Abstract: The effectiveness of room-temperature photoluminescence (PL) mapping was
demonstrated for nondestructive detection of structural defects, such as dislocations, micropipes and
stacking faults, in SiC wafers. PL spectra of bulk wafers were dominated by deep-level emissions
due to Si vacancies, vanadium and undefined centers like UD-1 at room temperature, while those
from epitaxial wafers involved near band-edge emission. We developed a whole-wafer PL intensity
mapping system with a capability of zooming in on the area of interest with a spatial resolution as
high as 1 μm, and showed that the mapping patterns agree well with the etch-pit patterns originating
from the structural defects both on a wafer scale and on a microscopic scale. The intensity contrast
around the defects varied depending on the emission band, suggesting differences in their interactions
with impurities and point defects.
Abstract: A room temperature PL mapping technique was applied to establish the origin of
resistivity variation in PVT-grown 6H SiC substrates. A direct correlation between the native
defect-related PL and resistivity was found in undoped (V-free) samples. In vanadium-doped
samples with low vanadium content, the resistivity showed a good correlation with the total PL
signal consisting of contributions from both vanadium and native point defects. Well-known UD1
and UD3 levels were revealed by low-temperature PL spectroscopy. Some correlation was observed
between these low-temperature PL signatures and the resistivity distribution.
Abstract: Presented is the use of a commercial optical scanner for the mapping of doping density
( ) D N of SiC substrates and as a local probe for D N in different regions. This method provides a
fast and cost effective method for determining D N homogeneity, examining local electrical
characteristics, and recognizing defect sites including areas of different polytypes or
polycrystallinity. Micro-Raman spectroscopy was used to calibrate the transmission intensity with
D N . It is shown that features presented in the calculated D N maps strongly correlate to those
observed in Lehighton resistivity maps.
Abstract: SiC substrates produced at II-VI, Inc. have been characterized using x-ray rocking curve
mapping (topography). The rocking curves have been measured in the -scan mode for the (0006)
Bragg reflection of 6H and the (0004) reflection of 4H SiC substrates. The maps contain
information extracted from the rocking curves, such as the peak angle () and the rocking curve
broadening (FWHM). In the case when lattice distortion is present due to the elastic or plastic
deformation, the peak angle () changes gradually upon scanning, with the d/dx gradient
proportional to the lattice curvature in the plane of diffraction. Multi-peak reflections and/or sharp
change in the value of indicate the presence of misoriented grains. X-ray rocking curve mapping
of SiC substrates yields excellent measures of crystalline quality that contain important information
on the lattice strain and sub-grain misorientation.
Abstract: Semi-insulating silicon carbide (SiC) wafers are important as substrates for high
frequency devices such as AlGaN-GaN HEMT’s. A nondestructive characterization technique has
been developed to measure the dielectric properties of SiC wafers in the GHz frequency range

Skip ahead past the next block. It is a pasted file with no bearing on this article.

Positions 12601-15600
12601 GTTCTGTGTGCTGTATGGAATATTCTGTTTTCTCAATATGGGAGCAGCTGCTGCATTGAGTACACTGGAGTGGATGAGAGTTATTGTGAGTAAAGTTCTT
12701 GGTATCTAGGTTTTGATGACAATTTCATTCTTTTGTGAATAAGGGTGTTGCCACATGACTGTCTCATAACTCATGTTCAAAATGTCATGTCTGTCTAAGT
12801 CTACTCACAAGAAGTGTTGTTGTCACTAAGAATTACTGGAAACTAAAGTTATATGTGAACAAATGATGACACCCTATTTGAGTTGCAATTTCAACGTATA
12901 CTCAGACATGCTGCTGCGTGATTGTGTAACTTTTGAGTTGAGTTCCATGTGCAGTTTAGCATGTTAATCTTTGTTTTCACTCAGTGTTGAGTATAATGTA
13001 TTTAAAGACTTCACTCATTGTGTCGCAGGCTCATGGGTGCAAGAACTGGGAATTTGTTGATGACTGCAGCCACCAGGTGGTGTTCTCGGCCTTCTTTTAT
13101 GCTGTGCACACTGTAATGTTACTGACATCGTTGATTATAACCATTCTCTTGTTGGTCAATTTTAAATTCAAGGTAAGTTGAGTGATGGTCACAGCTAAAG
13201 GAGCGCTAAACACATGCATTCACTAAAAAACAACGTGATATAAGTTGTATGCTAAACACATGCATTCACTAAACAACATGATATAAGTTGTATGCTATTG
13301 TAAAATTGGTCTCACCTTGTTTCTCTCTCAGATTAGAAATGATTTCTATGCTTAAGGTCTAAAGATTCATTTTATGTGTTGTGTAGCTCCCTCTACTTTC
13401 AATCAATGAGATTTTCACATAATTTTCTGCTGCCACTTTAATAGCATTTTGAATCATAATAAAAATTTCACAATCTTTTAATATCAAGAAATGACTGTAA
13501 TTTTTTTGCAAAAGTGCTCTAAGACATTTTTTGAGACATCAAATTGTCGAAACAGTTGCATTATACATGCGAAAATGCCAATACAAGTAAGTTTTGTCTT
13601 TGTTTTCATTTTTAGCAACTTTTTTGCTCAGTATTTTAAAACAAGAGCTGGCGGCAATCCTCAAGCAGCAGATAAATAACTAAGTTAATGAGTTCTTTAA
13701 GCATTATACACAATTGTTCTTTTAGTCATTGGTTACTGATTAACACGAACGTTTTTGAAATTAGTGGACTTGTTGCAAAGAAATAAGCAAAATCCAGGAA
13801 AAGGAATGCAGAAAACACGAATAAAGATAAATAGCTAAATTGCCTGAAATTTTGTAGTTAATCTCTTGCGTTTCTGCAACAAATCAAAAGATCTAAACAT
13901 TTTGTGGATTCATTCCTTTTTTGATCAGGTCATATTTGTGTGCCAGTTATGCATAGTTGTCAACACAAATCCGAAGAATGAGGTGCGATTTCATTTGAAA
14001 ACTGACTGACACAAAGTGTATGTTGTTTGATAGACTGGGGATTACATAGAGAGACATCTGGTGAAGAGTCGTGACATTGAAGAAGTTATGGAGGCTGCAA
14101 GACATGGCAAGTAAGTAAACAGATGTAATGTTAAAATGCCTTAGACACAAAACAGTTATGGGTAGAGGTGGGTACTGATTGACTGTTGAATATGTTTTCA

where the devices will operate in order to validate wafers for high yield working devices. The
dielectric loss is measured at approximately 16 GHz in a split microwave cavity. Initial results
show a correlation where the dielectric loss decreases as the resistivity increases, where the
resistivity was measured using a Contactless Resistivity Mapping system (COREMA). The
uniformity of dielectric loss across SiC wafers was evaluated using a split post dielectric resonator
cavity fixed at 5.5GHz to measure the dielectric loss at five points on a wafer. Dielectric loss as a
function of temperature from room temperature to 400°C was also studied.
Abstract: A hybrid columnar and dendritic porous structure has been developed in n-type 6H SiC
using photoelectrochemical etching with proper control of the applied voltage and current density.
The diameter of the formed columnar pores is around 200-500 nm. A possible formation mechanism
due to the spatial distribution of holes and the HF concentration gradient in the pores is proposed. A
self-supporting film with this morphology is a promising candidate for protein dialysis.
Abstract: The effects of initial surface morphology on the early stages of porous SiC formation
under highly biased photoelectrochemical etching conditions are discussed. We etched both Si-face
and C-face polished n-type 6H SiC with different surface finishes prepared either by mechanical
polishing or by chemical mechanical polishing at NOVASiC. For both Si-face and C-face porous
SiC samples, a variety of surface and cross sectional porous morphologies, due to different surface
finishes, are observed. The proposed explanation is based on the spatial distribution of holes at the
interface of the SiC and electrolyte inside the semiconductor.
Abstract: Brillouin spectra have been recorded for a series of supported films of p-type
porous 6H-SiC with a branched morphology and porosities in the range from 30% to 58%.
Complex spectra comprising up to 7 identifiable components were observed in some cases.
An effective medium model is being developed as an aid in interpreting the spectra, and
preliminary results are presented.
Abstract: We present relative recovery data for six proteins diffusing through porous silicon carbide
membranes having a hybrid columnar/dendritic morphology. These membranes are promising
candidates for implantable biosensors. The results are interpreted using an effective medium model.